When I first started in dog training (a long time ago, now) I was part of a Schutzhund club in North Carolina, and I was one of the main training decoys for the group. Prior to me leaving the club to pursue other training opportunities, I worked with a woman for a number of months who owned a very nice dog. About six months after I left, she called me and told me of a problem with her dog.
Apparently, when on the back-tie, the young dog would no longer come up off the ground to get the grip when offered, but rather would wait for the decoy to present the sleeve low and push the grip into the dog’s mouth. After working the dog privately I realized the decoy she was working with was not making the dog come to the grip, but rather jamming the sleeve into the dog’s mouth when he delivered the grip. The dog was just waiting for the decoy to provide the valet service of placing the sleeve in his mouth!
In my book, Controlled Aggression, I make the point that when working young dogs we need to develop the dog’s strike by making misses, and holding the sleeve high upon delivery so the dog gets used to driving into the grip, rather than having the grip be given to the dog. This was a rookie decoy mistake, but it highlights an issue: even if they are inadvertently introduced into your training, patterns will become conditioned responses in your dog over time.
For example, you use and practice tactical removals in your patrol training almost universally, and then when certification rolls around your dog will only out if you are right on top of him, and he ignores the verbal out at a distance. Clearly in a real apprehension you are going to go hands on your dog and remove him from the grip. Therefore, you do need to practice this skill.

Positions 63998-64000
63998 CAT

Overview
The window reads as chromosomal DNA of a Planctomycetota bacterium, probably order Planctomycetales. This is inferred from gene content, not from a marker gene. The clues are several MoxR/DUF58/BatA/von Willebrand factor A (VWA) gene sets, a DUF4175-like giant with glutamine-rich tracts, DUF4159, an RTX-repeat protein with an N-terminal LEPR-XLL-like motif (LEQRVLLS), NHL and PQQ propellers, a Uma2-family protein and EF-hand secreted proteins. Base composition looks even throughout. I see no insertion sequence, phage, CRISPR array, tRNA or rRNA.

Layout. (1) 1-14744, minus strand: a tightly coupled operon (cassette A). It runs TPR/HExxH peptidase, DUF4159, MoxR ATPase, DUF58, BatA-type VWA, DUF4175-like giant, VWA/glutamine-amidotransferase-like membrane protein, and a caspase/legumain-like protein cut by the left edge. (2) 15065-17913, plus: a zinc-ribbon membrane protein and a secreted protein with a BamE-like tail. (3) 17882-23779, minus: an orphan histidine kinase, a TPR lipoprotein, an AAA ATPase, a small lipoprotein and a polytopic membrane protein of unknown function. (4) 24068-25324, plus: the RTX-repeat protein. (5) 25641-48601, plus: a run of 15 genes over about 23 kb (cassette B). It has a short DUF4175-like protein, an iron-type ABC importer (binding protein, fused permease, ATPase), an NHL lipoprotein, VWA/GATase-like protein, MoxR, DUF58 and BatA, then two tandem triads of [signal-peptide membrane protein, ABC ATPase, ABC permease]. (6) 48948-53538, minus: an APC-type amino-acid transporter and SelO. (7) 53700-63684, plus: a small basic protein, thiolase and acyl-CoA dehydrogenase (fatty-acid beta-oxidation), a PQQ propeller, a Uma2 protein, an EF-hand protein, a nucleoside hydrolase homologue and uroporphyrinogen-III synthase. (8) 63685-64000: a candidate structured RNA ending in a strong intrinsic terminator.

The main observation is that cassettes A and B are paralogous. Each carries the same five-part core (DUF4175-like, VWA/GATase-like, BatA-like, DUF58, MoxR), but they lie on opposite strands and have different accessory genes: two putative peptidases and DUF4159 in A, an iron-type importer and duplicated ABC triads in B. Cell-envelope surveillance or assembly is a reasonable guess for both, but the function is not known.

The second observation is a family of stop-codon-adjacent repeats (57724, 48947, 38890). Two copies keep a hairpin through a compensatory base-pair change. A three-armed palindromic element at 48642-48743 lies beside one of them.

The problem is that by not varying the mode of release in training, you create a habit — or expectation — that letting go is associated with the handler being hands on and close to the dog. The dog begins to ignore you when you are away from him and he is biting, because you do not practice influencing his behavior in this context often enough for it to matter to the dog. The dog becomes dependent upon you being near him as part of the cue to release. When that cue is missing, the dog fights on.
This pattern of training created an unintended consequence.
Another example: You send your dog for a long apprehension. The dog bites firm, full, and hard as he is supposed to. From a distance you tell him to release, and he does not. You run toward him, and when you are about ten feet away coming in like a thundering herd of buffalo, the dog releases into a guard and holds the suspect. As a result of his compliance you do not correct him. Your trainer tells you the dog just doesn’t respect you.
In reality, you have never actually enforced the release from a distance, and have come up on him to enforce it, so the dog makes an association that the out process is one command at a distance that is ignored and he must only release when you get close enough to deliver the consequence. You have created a pattern that the dog has learned well.
Each of these examples is a real situation that happened to a real dog handler. The upshot here is to make sure you are not creating unintended responses in your dog because of the way you are doing your training. Avoid falling into patterns and conditioning a response that is ultimately at odds with the behavior you want to create.